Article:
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Is baseball a thing of the past in the black community? 

Joe thinks so.

Hey Joe: According to the Institute for Diversity and Ethics in Sport at the University of Central Florida, Major League Baseball's black population is now 8.5 percent — the lowest in 26 years and about half of what it was a decade ago. Why the precipitous drop, and do you think it will continue?

Jim Ray Hart, San Francisco, California

Based upon blacks' contributions to Major League Baseball without adequate recompense, unless it can find a way to atone for its past practices, I think baseball is a thing of the past in the black community, among both fans and players.

There are those old enough who remember what happened to Jackie Robinson and passed it down to their offspring. They relate to the great Negro League teams that underwent the same treatment. I can understand the protest of white players against blacks infringing on their jobs. Had not the law forbade blacks and whites from playing together on the same fields, the Negro League would have ceased at that point rather than begun to crumble in 1947. The so-called major league would have been "major," because the rosters would probably have been like those currently in basketball and football. However, the appearance of Robinson playing on the same fields with whites sounded the death knell for the Negro Leagues.

The amazing thing about this organization is that it had no prejudices. The promotion of games was shared by blacks and whites even at a time law prohibited it.

Although those great Negro League teams prior to Robinson weren't permitted to transform the so-called major-league teams into major-league caliber by incorporating players during their heyday, we who are old enough saw it materialize following Robinson's entry. Though slowly dying, those teams still had talented players. Black Americans and those of color who spoke in different tongues transformed the game by challenging every single record set beforehand. Then came Curt Flood, a byproduct of the Negro League, who broke the stranglehold that white team owners held over both black and white players.

This past Saturday, March 31, a game billed as the inaugural Civil Rights Game was played. Beneficiaries of that game were the National Civil Rights Museum, NAACP Legal Defense Fund and the Negro League Baseball Museum. If I remember Thurgood Marshall correctly, he fought to break down segregation in education. These organizations should check their education: The inaugural Civil Rights Game occurred when Jackie Robinson stepped onto the field wearing a Dodger uniform. Had there been no Negro Leagues, there would be no Negro League Baseball Museum. The late Buck O'Neil's final plea was for all former Negro Leaguers to receive pensions. If anybody has allowed MLB commissioner Selig to cut Negro League history short by denying former players pensions, shame, shame, shame on you!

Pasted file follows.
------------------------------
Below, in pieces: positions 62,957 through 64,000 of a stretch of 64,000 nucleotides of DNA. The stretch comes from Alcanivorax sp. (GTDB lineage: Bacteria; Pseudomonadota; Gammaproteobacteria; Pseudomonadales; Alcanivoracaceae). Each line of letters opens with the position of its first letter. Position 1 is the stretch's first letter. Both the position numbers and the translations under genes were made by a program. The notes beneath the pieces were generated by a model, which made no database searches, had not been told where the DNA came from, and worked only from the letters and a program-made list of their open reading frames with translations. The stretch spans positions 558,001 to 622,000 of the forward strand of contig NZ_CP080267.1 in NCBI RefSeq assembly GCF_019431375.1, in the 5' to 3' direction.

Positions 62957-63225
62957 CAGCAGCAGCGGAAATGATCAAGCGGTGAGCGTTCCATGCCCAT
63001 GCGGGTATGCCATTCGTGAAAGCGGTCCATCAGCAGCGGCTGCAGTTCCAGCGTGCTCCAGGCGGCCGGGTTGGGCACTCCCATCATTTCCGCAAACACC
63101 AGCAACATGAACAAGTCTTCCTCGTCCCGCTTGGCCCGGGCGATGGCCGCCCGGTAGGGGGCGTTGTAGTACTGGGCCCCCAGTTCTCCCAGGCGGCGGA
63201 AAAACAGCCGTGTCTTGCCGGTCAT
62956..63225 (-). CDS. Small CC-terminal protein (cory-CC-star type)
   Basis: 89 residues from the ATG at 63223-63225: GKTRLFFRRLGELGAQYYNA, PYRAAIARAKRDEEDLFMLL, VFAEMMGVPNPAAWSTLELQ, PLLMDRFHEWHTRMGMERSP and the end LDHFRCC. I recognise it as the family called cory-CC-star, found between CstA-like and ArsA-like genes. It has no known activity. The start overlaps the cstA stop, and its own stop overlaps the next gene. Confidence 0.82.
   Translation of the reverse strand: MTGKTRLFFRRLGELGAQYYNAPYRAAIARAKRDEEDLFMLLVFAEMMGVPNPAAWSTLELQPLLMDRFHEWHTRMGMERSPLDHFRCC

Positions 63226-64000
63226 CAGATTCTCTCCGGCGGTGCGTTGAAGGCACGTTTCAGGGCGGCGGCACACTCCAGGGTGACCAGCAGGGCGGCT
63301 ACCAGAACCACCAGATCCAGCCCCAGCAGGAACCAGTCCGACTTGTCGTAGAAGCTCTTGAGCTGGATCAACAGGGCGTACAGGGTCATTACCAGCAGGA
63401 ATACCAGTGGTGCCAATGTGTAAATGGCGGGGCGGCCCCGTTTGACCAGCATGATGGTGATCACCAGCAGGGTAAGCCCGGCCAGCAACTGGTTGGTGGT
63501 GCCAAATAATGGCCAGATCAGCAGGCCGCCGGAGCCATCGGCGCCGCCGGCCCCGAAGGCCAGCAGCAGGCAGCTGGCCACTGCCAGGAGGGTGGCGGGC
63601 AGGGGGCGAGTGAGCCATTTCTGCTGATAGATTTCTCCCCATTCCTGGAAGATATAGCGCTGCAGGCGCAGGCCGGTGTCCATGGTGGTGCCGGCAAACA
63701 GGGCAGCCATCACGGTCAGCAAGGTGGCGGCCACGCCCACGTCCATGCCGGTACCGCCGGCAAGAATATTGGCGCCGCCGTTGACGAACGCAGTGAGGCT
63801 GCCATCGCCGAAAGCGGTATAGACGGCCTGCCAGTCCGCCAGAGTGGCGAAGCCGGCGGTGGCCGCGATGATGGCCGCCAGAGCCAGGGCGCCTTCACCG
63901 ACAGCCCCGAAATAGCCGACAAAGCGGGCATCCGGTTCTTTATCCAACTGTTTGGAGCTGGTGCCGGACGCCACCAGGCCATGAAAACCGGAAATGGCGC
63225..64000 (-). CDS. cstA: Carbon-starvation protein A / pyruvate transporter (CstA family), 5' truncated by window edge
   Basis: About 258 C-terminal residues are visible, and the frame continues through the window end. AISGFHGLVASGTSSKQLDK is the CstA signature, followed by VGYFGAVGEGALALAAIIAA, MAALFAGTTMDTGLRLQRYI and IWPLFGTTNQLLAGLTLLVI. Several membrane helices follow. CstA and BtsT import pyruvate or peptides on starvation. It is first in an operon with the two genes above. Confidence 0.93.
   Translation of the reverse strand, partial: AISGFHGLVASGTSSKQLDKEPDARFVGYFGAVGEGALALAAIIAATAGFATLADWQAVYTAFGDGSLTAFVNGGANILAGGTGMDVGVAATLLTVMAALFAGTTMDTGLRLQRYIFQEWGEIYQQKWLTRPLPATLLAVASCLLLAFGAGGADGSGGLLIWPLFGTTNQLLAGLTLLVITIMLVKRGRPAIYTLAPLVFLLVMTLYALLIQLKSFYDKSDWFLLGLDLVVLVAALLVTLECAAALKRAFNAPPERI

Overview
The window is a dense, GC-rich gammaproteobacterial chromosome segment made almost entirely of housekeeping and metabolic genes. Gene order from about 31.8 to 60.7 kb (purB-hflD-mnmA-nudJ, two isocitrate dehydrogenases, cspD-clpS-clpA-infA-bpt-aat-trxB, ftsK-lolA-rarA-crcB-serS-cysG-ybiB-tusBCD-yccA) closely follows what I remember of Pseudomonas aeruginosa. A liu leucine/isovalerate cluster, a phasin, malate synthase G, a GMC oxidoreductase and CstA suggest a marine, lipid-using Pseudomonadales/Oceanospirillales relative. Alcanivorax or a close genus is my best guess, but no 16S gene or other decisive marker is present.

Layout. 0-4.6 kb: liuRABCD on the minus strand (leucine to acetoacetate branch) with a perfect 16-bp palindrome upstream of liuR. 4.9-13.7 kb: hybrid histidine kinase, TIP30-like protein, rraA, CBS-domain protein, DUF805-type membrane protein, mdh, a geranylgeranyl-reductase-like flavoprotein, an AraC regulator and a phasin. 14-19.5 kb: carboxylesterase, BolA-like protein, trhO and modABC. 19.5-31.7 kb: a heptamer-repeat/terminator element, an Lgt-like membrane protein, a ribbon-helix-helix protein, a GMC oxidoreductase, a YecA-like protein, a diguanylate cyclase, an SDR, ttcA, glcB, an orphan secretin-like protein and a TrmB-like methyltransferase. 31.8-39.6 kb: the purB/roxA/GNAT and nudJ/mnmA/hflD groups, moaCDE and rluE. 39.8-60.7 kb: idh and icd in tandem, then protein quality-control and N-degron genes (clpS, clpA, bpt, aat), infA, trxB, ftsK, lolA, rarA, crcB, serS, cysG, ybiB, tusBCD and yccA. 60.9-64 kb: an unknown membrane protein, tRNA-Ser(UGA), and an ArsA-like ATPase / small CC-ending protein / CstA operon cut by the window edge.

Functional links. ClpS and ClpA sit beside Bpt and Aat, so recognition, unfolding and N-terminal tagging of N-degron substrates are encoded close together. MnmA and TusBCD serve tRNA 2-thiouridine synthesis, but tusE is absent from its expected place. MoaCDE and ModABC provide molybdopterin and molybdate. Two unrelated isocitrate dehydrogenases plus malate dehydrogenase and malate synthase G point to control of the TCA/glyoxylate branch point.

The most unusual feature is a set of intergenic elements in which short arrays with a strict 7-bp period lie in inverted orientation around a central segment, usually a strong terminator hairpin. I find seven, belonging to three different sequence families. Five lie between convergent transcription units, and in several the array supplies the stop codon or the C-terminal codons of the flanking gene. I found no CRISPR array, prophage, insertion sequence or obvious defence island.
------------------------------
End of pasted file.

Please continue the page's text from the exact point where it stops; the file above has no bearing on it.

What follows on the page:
Prince Joe Henry, one of professional baseball's original "clowns," was an all-star infielder for Negro League baseball teams in Memphis, Indianapolis and Detroit throughout the 1950s. But up until the late 1940s, Prince Joe didn't know anything about the Negro Leagues. His knowledge of organized baseball was limited to the Cardinals and Browns games he attended during his preteen years at Sportsman's Park, accompanied by lifelong buddy Eugene "Gene" Crittendon, who could pass for white.

Perhaps Henry's most vivid memory of those games: Upon entry, white ushers would politely escort the boys to a small section of the left-field stands reserved for "Colored." After climbing past several tiers of bleachers, they'd arrive at their stop, rows and rows behind their white counterparts.

Even at a young age, the boys were conscious of the double standard -- and determined to vent their disdain. The opportunity would arise with the urge to urinate. Rather than head for the latrine, the boys would edge their way to the front of the section and let fly. As the liquid foamed its way down the concrete steps toward the white kids, Henry and his pal would ease back and relax, politely rooting for the visiting team to beat the hell out of the Browns or the Cards.

After all, Henry and Crittendon hailed from Brooklyn, Illinois, a small, predominantly black township just east of the Mississippi River. So hospitable were the residents of Brooklyn that they were known to take in a rank stranger, treat him to breakfast, lunch, supper and a night out on the town -- and afterward, if he messed up, treat him to a good ass-whippin'.

Direct questions on any and all topics to If we don't like yours, we'll hit Joe with our own.

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